Mouse Guard uses a modified version of the Burning Wheel system. Within the modified rules set the players can immediately choose from a Rank and Age that both carry with them certain in game benefits (additional options for dice rolls and checks) at the expense of points in Nature. This trade off has a tendency to immediately create interesting and balanced parties as no matter what choices you make to start with you are not at a disadvantage opposite someone that chose a different build. The consequence, I have found, is that as the players progress the rewards for "leveling up" also carry with them the same inherent trade offs. You lose Nature while gaining the additional points in another skill. This, coupled with a flattened equipment list, makes it a difficult system to help the players feel like they are growing as they progress.

How can I provide a sense of growth and allow a group to feel they can start tackling more challenging goals within the framework of the modified Mouse Guard setting? I am open to role playing flavor but would prefer mechanical options if possible.


1 Answer 1


Recruitment is the beginning. The journey is the journey.

Around mid- to late winter, after having the time to review all of the reports and conduct interviews, Gwendolyn gathers all of the mice of Lockhaven together and presents the year's promotions. Occasionally, the ceremony is broken down into two days—one day for tenderpaws and guardmice, and one day for patrol guard and patrol leaders.

-- Mouse Guard 2e, "The Winter Session", p.160

So! It's winter in Lockhaven, and Daisy the tenderpaw has had a busy year. She's run around with her patrol, logging passes and fails on all kinds of tests, maybe starting to pick up a new skill here or there. She's found a new friend! She's made a new enemy. Maybe she's had to tax Nature enough to permanently drop it a point in order to succeed at Guard business or stay alive, maybe she hasn't.

Regardless, Daisy's patrol leader feels like she's put in enough to be promoted to guardsmouse, and the GM agrees, so it happens. There's a nice ceremony, the patrol leader picks out a new cloak for her, it's adorable.

Now to the business of mechanics. Daisy's player takes an eraser to their character sheet, rubs out "tenderpaw" by Guard Rank and writes in "guardsmouse". They write in the cloak color Daisy was just awarded.

...and as far as mechanics go, that's pretty much it. Daisy was promoted as the mouse she had become during play. Her player doesn't have to go back to the Recruitment section and make "Daisy the guardsmouse" with a new set of basic traits and a fresh skill distribution. "Daisy the promoted tenderpaw" differs from that theoretical "Daisy the guardsmouse" exactly because of everything she's experienced.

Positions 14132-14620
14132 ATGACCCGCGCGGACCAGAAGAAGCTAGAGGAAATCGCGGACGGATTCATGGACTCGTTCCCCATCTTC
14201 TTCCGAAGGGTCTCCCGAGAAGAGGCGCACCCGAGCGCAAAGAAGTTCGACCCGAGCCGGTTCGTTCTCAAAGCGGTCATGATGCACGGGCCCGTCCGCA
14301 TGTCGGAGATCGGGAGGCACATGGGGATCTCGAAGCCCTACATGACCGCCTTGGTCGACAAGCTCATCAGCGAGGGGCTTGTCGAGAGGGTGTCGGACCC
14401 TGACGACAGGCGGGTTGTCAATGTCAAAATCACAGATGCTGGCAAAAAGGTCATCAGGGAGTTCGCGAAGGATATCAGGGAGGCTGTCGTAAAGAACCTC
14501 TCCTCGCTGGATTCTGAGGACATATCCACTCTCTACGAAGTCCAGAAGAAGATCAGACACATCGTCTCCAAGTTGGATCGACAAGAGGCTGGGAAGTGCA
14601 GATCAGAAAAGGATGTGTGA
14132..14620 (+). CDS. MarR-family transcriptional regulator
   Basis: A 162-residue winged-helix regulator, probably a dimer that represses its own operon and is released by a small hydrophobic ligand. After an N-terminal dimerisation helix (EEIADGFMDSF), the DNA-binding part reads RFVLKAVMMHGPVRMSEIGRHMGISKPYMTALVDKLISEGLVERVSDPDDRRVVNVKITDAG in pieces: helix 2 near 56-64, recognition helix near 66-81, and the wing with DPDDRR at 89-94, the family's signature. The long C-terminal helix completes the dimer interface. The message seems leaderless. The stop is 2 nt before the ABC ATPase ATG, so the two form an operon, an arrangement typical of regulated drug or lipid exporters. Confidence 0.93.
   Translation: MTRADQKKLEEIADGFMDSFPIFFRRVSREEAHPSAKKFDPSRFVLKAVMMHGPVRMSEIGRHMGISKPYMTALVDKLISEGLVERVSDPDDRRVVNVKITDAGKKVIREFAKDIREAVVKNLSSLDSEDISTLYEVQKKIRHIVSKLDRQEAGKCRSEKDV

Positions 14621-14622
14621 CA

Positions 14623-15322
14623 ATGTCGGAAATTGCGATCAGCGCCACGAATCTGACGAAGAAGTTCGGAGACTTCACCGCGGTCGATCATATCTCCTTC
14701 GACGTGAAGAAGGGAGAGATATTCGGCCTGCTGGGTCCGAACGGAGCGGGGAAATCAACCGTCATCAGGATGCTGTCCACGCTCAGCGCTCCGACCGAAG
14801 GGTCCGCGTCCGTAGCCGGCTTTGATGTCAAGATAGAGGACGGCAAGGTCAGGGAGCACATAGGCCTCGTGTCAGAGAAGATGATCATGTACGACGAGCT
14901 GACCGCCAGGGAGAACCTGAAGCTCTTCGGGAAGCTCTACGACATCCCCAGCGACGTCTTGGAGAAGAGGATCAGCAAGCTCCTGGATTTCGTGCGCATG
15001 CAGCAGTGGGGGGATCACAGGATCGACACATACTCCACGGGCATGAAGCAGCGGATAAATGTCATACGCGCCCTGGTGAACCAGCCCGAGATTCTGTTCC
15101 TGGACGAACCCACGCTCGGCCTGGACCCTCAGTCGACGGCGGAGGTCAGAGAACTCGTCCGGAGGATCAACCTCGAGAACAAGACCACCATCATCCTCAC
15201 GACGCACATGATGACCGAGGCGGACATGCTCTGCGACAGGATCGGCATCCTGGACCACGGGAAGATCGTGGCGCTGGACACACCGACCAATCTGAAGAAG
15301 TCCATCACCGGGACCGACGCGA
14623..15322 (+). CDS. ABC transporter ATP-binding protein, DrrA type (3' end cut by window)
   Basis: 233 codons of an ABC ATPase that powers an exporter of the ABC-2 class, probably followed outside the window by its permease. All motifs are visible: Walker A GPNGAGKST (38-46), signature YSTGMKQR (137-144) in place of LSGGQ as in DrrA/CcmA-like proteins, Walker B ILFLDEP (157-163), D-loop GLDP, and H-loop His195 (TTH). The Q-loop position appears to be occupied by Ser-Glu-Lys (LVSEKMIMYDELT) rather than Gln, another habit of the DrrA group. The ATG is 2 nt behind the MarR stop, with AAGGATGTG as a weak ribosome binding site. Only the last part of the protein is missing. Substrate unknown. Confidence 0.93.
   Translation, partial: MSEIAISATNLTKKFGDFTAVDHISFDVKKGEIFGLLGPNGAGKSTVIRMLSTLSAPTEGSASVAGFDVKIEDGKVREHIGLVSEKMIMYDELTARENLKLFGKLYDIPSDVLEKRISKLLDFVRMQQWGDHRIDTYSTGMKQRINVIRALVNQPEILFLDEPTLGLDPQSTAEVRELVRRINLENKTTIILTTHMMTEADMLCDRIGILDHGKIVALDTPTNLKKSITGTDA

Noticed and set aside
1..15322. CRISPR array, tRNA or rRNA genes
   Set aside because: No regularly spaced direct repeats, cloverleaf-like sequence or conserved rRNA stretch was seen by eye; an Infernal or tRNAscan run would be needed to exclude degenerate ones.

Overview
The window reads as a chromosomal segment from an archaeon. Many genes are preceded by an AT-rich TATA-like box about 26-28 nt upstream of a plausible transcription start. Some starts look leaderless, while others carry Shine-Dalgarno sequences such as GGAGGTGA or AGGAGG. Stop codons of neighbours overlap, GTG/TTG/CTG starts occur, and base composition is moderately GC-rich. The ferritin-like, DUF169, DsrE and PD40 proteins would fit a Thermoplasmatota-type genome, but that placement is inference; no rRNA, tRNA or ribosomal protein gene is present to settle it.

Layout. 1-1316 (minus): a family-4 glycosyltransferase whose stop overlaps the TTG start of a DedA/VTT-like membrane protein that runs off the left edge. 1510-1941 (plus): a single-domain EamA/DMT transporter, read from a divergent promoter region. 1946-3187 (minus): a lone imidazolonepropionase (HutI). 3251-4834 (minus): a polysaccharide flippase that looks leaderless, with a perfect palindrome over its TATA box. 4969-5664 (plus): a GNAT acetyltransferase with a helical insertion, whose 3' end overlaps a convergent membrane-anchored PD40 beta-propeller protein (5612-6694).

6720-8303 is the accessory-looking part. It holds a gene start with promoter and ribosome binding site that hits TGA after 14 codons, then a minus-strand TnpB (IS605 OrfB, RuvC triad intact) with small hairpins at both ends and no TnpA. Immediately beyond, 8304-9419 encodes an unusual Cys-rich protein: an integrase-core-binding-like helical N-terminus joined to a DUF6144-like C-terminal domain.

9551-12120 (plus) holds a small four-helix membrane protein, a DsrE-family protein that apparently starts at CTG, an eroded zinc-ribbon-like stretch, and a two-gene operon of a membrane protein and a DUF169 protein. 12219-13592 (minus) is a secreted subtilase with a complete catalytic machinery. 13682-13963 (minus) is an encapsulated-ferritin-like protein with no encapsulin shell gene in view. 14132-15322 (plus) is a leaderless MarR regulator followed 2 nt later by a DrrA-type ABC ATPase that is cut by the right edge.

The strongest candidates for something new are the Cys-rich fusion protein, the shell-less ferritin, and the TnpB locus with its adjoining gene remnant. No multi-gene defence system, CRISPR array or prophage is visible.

One special mechanical thing does happen because of the promotion: Daisy's advancement to the next rank of Circles and Resources, all the passes and fails, are cleared, and she just jumps to the next rank, as word of mouth and a fatter pay packet do what practice alone could not.

But there's a pause in Winter to reflect.

Two more important things happen during a conventional Winter session that I'd argue you should always do even if the mice find themselves going on a winter mission - they give up the chance to recover and train and pursue unfinished business, but those two things are intended to wrap the entire year's progress and it's not like you give up your past to go out during Winter. They stand apart, a bit, from the scratchpad of consequences that is marking down checks by skills.

The patrolmouse reflects on the year as part of writing a yearly report to Gwendolyn, and as a result, they get to add one Wise that stands for the thing that year taught them the most. And, the patrolmouse's patrol mates reflect on the year for the patrolmouse and as a result, the patrolmouse gets a new trait, changes or elevates an existing trait, and changes or removes a third one, based on what their patrol thinks the year brought out in them.

And Nature isn't a tradeoff for anything.

During Recruitment, the Mouse Nature questions give you the option of trading in three points of Mouse Nature for two level 1 traits and one rank in Fighter, but all mice have equal access to those regardless of rank, and only during Recruitment - where a mouse falls in the range of 3 to 6 Nature has more to do with the inclinations of the mouse than their rank in the Guard. Since you're not redoing Recruitment when you advance, that tradeoff in Nature happens once.

It is true that having a lower Nature makes it easier to learn new skills, but acquiring new skills and ranking up existing ones doesn't do anything to affect Nature either. Nature advances like any other skill, through passes and fails, and the only exception carved out for it is that since Nature tax is recoverable, you always advance Nature and judge if you've had enough Beginner's Luck by the highest recoverable value of Nature.

  • \$\begingroup\$ I appreciate the clarification on the trade off for nature. Must have been mixing the character creation mechanic with the end of year leveling up mechanic. \$\endgroup\$
    – VerasVitas
    Commented Feb 18, 2020 at 17:43

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